Domestic servitude is the exploitative and controlling practice of ‘employing’ live-in domestic workers. It is a form of forced labour but with distinct patterns and challenges due to the specific conditions of living in the employer’s household and being invisible to external control or protection. Domestic workers are more vulnerable to various forms of abuse and deprivation of freedoms. 

The majority of domestic workers are women, who are at an increased risk of harassment, and abuse including physical and sexual violence. The working conditions in domestic servitude are often characterised by excessive work hours, lack of privacy, limited freedom of movement and low wages or even wage theft.

Source: End Slavery Now

The majority of migrant workers in Lebanon are domestic workers with the latest estimate by the IOM assuming that 42% of them are live-in MDWs residing and working in their employers’ households. Their lives are completely controlled by their employers, including their freedom of movement, increasing their risks of finding themselves in domestic servitude without any access to legal support and services.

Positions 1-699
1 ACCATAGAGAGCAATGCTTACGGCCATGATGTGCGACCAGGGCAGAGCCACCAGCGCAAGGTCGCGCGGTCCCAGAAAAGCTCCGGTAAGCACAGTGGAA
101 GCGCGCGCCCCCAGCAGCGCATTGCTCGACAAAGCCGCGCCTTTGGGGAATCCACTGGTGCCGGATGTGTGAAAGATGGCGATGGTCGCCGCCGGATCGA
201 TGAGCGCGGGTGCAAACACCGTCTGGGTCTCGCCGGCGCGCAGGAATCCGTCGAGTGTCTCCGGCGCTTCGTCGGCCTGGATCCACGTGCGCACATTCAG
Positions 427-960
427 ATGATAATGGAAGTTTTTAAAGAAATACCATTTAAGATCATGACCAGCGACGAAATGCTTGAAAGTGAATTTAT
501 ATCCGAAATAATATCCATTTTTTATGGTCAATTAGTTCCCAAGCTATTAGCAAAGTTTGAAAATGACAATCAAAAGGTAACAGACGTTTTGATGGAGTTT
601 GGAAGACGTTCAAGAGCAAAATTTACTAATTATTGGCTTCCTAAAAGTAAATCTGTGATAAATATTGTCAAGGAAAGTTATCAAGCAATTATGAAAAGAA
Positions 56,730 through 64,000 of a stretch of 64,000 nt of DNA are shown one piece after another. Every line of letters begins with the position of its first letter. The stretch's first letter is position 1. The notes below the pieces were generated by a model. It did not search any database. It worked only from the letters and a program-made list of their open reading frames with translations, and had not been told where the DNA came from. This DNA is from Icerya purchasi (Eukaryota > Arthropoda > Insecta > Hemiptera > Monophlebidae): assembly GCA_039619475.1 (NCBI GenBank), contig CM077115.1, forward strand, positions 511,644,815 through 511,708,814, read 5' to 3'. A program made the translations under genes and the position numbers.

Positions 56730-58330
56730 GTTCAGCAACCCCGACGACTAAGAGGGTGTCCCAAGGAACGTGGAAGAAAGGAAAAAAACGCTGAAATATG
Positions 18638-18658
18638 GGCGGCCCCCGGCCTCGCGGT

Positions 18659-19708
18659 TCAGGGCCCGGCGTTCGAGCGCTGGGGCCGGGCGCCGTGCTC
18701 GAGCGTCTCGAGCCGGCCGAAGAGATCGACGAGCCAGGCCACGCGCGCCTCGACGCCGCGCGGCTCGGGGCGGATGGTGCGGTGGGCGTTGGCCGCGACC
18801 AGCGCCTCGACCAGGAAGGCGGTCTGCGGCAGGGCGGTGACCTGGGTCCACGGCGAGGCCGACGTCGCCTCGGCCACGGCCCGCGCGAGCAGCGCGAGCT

In Lebanon’s Kafala system, countless women have experienced human rights abuses including verbal and physical abuse and Sexual and Gender-Based Violence, while simultaneously being forced to do unpaid domestic work. This has particularly worsened with the Lebanese financial crisis, where many employers justify the shortage of US Dollars as a reason to withhold the MDWs' salaries.